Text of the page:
We have some new hardware in our office which runs its own customized Linux OS.

How do I go about figuring which distro it's based on?


3 Answers 3


A question very close to this one was posted on Unix.Stackexchange HERE Giles has a pretty complete | cool answer for the ways he describes.

# cat /proc/version

Linux version 2.6.32-71.el6.x86_64 ([email protected]) (gcc version 4.4.4 20100726 (Red Hat 4.4.4-13) (GCC) ) #1 SMP Fri May 20 03:51:51 BST 2011  
# uname -a

Linux system1.doofus.local 2.6.32-71.el6.x86_64 #1 SMP Fri May 20 03:51:51 BST 2011 x86_64 x86_64 x86_64 GNU/Linux
# cat /etc/issue

CentOS Linux release 6.0 (Final)
Kernel \r on an \m

cat /proc/config.gz cat /usr/src/linux/config.gz cat /boot/config*

Though I did some checking and this was not very reliable except on SUSE.

# zcat /proc/config.gz | grep -i kernel

Release Files in /etc (from Unix.com)

  • Novell SuSE---> /etc/SuSE-release
  • Red Hat--->/etc/redhat-release, /etc/redhat_version
  • Fedora-->/etc/fedora-release
  • Slackware--->/etc/slackware-release, /etc/slackware-version
  • Old Debian--->/etc/debian_release, /etc/debian_version
  • New Debian--->/etc/os-release
  • Mandrake--->/etc/mandrake-release
  • Yellow dog-->/etc/yellowdog-release
  • Sun JDS--->/etc/sun-release
  • Solaris/Sparc--->/etc/release
  • Gentoo--->/etc/gentoo-release

There is also a bash script at the Unix.com link someone wrote to automate checking.

Figuring out what package manager you have is a good clue.

rpm yum apt-get zypper +many more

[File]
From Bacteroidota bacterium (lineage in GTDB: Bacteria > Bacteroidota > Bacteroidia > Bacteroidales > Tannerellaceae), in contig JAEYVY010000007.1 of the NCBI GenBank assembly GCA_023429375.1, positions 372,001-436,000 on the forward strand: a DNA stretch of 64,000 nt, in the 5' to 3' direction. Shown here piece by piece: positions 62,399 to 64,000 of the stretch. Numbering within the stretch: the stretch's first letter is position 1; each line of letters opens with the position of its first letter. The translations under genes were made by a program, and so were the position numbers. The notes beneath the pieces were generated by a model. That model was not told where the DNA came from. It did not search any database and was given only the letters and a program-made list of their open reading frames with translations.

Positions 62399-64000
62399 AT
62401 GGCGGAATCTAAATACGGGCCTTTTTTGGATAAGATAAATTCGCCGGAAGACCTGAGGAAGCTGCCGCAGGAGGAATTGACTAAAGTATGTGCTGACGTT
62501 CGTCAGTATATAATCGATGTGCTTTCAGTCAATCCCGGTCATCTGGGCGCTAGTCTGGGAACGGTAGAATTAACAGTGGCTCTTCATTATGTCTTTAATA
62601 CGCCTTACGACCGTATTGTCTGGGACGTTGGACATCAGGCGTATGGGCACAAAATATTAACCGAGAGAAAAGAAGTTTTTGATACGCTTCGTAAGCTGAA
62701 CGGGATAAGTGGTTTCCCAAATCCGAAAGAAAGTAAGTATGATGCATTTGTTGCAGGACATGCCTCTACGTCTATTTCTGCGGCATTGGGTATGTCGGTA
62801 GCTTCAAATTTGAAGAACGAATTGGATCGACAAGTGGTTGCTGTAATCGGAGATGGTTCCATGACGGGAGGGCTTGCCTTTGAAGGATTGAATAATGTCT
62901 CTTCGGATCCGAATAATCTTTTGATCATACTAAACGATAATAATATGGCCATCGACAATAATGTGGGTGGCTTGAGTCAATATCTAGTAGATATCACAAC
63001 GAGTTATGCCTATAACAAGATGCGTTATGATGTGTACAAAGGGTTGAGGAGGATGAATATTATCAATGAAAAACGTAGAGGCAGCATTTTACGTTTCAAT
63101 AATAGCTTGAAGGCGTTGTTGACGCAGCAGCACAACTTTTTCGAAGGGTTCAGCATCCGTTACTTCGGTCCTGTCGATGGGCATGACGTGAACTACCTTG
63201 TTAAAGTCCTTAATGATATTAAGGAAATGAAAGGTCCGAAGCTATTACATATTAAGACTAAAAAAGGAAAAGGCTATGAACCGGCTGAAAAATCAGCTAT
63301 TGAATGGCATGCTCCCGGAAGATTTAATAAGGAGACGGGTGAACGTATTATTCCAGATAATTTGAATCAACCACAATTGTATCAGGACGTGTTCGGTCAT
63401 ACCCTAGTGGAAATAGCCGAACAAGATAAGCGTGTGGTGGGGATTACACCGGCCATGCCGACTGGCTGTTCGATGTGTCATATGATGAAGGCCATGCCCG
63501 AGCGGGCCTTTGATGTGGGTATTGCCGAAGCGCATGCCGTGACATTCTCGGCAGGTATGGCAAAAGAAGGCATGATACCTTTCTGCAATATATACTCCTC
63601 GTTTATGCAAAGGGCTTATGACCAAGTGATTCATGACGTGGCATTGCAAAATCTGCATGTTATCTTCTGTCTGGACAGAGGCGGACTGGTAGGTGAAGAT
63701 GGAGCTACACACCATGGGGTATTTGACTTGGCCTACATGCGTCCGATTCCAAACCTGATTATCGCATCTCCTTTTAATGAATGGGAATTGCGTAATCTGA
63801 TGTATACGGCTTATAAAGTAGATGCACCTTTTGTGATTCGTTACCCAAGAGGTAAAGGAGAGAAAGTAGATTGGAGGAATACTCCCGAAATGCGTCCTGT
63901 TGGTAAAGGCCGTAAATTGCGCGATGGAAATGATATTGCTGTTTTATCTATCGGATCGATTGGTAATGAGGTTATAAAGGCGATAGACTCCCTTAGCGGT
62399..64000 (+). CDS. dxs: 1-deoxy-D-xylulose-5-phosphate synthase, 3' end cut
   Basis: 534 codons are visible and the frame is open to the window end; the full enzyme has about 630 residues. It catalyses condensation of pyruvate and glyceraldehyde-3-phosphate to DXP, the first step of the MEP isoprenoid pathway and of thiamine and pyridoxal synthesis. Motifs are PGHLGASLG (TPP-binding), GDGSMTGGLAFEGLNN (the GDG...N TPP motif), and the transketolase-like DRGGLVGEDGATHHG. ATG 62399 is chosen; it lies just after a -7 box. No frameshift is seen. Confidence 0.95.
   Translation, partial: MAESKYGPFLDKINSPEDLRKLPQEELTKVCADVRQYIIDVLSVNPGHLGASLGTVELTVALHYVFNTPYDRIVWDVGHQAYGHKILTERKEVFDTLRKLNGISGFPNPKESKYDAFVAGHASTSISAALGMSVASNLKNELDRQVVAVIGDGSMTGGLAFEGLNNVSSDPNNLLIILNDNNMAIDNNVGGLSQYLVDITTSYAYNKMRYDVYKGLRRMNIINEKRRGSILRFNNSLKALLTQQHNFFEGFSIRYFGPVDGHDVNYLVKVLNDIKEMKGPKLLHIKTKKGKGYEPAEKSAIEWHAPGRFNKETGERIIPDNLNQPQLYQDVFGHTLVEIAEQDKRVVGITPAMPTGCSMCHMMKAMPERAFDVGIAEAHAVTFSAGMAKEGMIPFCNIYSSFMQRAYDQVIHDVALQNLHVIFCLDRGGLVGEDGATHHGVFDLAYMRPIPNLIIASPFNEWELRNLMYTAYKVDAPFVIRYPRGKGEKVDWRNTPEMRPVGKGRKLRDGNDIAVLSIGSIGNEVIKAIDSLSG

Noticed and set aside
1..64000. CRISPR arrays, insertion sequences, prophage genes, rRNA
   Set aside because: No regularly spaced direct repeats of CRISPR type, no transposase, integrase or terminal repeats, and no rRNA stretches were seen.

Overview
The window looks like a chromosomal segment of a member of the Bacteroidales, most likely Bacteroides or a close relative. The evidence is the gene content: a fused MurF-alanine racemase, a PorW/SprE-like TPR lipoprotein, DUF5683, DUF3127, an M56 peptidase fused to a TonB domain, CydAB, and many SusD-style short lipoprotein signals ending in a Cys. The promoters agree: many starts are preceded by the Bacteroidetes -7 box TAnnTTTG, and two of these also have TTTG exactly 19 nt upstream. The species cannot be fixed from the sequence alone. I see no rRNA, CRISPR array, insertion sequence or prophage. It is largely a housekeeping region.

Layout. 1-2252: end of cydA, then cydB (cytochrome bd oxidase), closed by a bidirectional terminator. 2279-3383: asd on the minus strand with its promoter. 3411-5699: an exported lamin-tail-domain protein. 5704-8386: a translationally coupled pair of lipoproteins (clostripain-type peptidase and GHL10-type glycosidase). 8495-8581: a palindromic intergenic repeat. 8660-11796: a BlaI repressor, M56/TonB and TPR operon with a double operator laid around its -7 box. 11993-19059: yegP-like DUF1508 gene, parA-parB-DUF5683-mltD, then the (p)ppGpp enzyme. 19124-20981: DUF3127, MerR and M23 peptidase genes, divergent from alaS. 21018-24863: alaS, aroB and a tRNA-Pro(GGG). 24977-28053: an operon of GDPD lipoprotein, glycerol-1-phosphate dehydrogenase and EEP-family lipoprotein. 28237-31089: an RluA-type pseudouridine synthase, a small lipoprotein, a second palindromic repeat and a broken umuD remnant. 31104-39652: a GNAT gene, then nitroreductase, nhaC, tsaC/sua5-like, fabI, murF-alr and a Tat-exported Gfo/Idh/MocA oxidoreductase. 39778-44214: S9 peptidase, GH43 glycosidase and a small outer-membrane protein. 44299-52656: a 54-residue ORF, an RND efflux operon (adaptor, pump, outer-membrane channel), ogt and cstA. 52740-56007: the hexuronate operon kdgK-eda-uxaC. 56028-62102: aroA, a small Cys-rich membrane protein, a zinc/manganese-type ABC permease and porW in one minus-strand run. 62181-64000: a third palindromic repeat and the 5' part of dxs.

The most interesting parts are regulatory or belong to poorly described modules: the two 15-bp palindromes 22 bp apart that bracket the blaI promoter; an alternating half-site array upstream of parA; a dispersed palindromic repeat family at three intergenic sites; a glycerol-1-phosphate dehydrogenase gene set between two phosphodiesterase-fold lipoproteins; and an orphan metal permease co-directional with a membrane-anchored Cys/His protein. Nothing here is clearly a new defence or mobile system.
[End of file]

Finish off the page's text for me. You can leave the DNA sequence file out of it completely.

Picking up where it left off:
Though this is by no means foolproof as the vendor could use anything they want. It really just gives you a place to start.

# dmesg | less

Linux version (geeko@buildhost) (gcc version 4.3.4 [gcc-4_3-branch revision 152973] (SUSE Linux) ) #1 SMP 2010-05-20 11:14:20 +0200

pretty much the same information as cat /proc/version & uname

  • 6
    If you are in a container, beware cat /proc/version will give the host distro, not the container one.
    – Dereckson
    Mar 24, 2015 at 20:10
  • 2
    Note that this should be cat /etc/*elease for centos unix.stackexchange.com/questions/54987/…
    – hawkeye
    Jul 31, 2016 at 11:48
  • @hawkeye I find ls /etc | grep release to be more effective, as it also will pick up files named release-XX, for example
    – user6297
    Aug 9, 2016 at 12:15
  • 1
    Note that most of these tell you about the KERNEL, not the distribution. As the files indicated above show, cat /etc/*release is probably the most general way of seeing the distribution.
    – Brad
    Sep 6, 2017 at 12:21
  • I have down voted this because cat /proc/version gives wrong answer, e.g. CentOS7 will claim it is "Red Hat 4.8.5". Please upvote the correct answer listed further down: cat /etc/*-release Sep 22, 2017 at 11:31

You'll want to use:

$ cat /etc/*-release

You'll get a response similar to this:

$ cat /etc/*-release
  • 5
    This should be the correct answer. Note that stuff in "/proc" tells you about the kernel (or in this case the distribution that the compiler was built with that built the running kernel), not the distribution itself. Since getting this information is in inherently distribution-specific, the /etc/*-release is the most general way.
    – Brad
    Sep 6, 2017 at 12:19
  • The Ubuntu-16.04 on my desktop has an /etc/os-release files, whereas the CentOS-7 on our number cruncher has an /etc/system-release file. At least they got the -release suffix in common.
    – Dohn Joe
    Apr 3, 2019 at 13:03

As a first guess, try lsb_release -a. E.g. on an Arch Linux system it gives

LSB Version: n/a
Distributor ID: archlinux
Description: Arch Linux
Release: rolling
Codename: n/a

However, this might fail, then you will have to poke around /etc (most likely it is inside a file whose name ends with -release). Also cat /etc/issue might help.

  • 1
    lsb_release -a returns "-bash: lsb_release: command not found" on Raspberry with Raspbian (Debian 7.1 derived). Jun 5, 2014 at 11:30
  • 1
    You'll have to install the lsb-release package. Feb 20, 2017 at 17:49

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